Research Programs

Monetary Policy and Financial Structure

Monetary Policy and Financial Structure

This program explores the structure of markets and institutions operating in the financial sector. Research builds on the work of the late Distinguished Scholar Hyman P. Minsky—notably, his financial instability hypothesis—and explores the institutional, regulatory, and market arrangements that contribute to financial instability. Research also examines policies—such as changes to the regulatory structure and the development of new types of institutions—necessary to contain instability.

Recent research has concentrated on the structure of financial markets and institutions, with the aim of determining whether financial systems are still subject to the risk of failing. Issues explored include the extent to which domestic and global economic events (such as the crises in Asia and Latin America) coincide with the types of instabilities Minsky describes, and involve analyses of his policy recommendations for alleviating instability and other economic problems.

Other subjects covered include the distributional effects of monetary policy, central banking and structural issues related to the European Monetary Union, and the role of finance in small business investment.

 



Program Publications

  • Policy Note 2020/2 | April 2020
    The federal government appears to have abandoned the idea of a coordinated public health response to the COVID-19 pandemic, leaving the entirety to state and local governments. Meanwhile, the economic standstill resulting from necessary public health measures will soon cripple state and local budgets. Alexander Williams outlines a proposal for an intragovernmental automatic stabilizer program that would provide a backstop for state and local finances—both during the pandemic and beyond. Without this program, states will be severely constrained in their ability to respond to COVID-19, and balanced budget requirements will force them to cut jobs and raise taxes during the deepest recession in living memory.

  • Policy Note 2020/1 | March 2020
    The Economic Implications of the Pandemic
    The spread of the new coronavirus (COVID-19) is a major shock for the US and global economies. Research Scholar Michalis Nikiforos explains that we cannot fully understand the economic implications of the pandemic without reference to two Minskyan processes at play in the US economy: the growing divergence of stock market prices from output prices, and the increasing fragility in corporate balance sheets.

    The pandemic did not arrive in the context of an otherwise healthy US economy—the demand and supply dimensions of the shock have aggravated an inevitable adjustment process. Using a Minskyan framework, we can understand how the current economic weakness can be perpetuated through feedback effects between flows of demand and supply and their balance sheet impacts.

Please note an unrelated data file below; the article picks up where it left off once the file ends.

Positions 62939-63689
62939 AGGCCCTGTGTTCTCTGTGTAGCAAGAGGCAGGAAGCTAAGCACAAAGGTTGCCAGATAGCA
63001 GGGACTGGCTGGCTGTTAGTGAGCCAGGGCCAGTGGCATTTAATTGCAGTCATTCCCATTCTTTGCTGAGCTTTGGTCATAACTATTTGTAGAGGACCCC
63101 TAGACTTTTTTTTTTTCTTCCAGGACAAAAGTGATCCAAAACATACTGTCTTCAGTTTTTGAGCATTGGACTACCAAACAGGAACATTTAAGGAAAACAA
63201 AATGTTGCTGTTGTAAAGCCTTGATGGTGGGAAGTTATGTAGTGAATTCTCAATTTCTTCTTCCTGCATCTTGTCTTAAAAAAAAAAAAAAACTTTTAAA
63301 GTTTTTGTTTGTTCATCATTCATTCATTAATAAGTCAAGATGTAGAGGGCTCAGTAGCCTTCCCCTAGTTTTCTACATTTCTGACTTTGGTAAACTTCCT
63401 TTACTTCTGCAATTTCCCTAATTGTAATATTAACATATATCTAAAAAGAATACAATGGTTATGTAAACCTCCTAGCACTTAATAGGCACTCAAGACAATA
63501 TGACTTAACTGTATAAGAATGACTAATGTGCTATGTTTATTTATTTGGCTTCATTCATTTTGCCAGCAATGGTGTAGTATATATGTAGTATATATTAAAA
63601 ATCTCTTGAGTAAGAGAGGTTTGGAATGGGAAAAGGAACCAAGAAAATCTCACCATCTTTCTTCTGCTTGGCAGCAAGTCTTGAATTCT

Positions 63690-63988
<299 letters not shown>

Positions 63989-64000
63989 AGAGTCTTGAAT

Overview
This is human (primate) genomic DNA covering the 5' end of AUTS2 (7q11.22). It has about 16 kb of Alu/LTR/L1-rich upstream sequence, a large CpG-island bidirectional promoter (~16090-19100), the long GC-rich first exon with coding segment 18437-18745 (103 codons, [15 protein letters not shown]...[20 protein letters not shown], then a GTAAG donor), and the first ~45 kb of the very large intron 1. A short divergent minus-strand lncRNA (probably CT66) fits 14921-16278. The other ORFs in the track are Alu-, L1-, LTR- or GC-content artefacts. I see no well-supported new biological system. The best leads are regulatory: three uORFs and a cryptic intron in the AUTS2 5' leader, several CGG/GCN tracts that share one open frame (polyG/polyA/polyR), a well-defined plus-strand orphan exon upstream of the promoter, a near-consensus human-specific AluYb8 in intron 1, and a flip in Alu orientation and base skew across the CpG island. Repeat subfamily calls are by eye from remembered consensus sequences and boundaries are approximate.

• Working Paper No. 948 | February 2020
    This paper analyzes recent macroeconomic developments in the eurozone, particularly in Germany. Several economic indicators are sending signals of a looming German recession. Geopolitical tensions caused by trade disputes between the United States and China, plus the risk of a disorderly Brexit, began disrupting the global supply chain in manufacturing. German output contraction has been centered on manufacturing, particularly the automobile sector. Despite circumstances that call for fiscal intervention to rescue the economy, Chancellor Angela Merkel’s government was overdue with corrective measures. This paper explains Germany’s hesitancy to protect its economy, which has been based on a political and historical ideology that that rejects issuing new public debt to increase public spending, thus leaving the economy exposed to the doldrums. The paper also considers serious shortcomings in the European Union’s (EU) foreign and defense policies that recently surfaced during the Syrian refugee crisis. The eurocrisis revealed near-fatal weaknesses of the European Monetary Union (EMU), which is still incomplete without a common fiscal policy, a common budget, and a banking union. Unless corrected, such deficiencies will cause both the EU and the EMU to dissolve if another asymmetric shock occurs. This paper also analyzes recent geopolitical developments that are crucial to the EU/eurozone’s existential crisis.

  • Working Paper No. 947 | February 2020
    Starting from the mid-nineteenth century, this paper analyzes two periods of financial instability connected with financial globalization. The first culminates with the 1929 crisis, while the second characterizes the more recent experience starting from the 1970s. The period in between is divided into two subperiods. The first goes up to World War II and sees a retrenchment from globalization and the affirmation of a statist approach to national policy autonomy in pursuing domestic goals, for which we take as examples the New Deal, financial regulation, and the new international cooperative approach finally leading to Bretton Woods. The second subperiod, marked by the new international monetary order and limited globalization, although appearing as a relatively calm interlude, conceals the seeds of a renewed push toward financial fragility. The above periods are synthetically analyzed in terms of the development and mutual fertilization of theories, institutions, and vested public and private interests. The narrative is based on two interpretative keys: the Minskyan theory of financial fragility and changes in the public-private partnership, mainly with reference to the financial sector for which the role of the state as guarantor of last resort necessarily ensues. The lesson that can be derived is that a laissez-faire approach to globalization strengthens asymmetric powers and necessarily leads to overglobalization, as well as to financial and economic instability, rendering it extremely difficult and socially costly for the state to comply with its role as financial guarantor.

  • Working Paper No. 944 | January 2020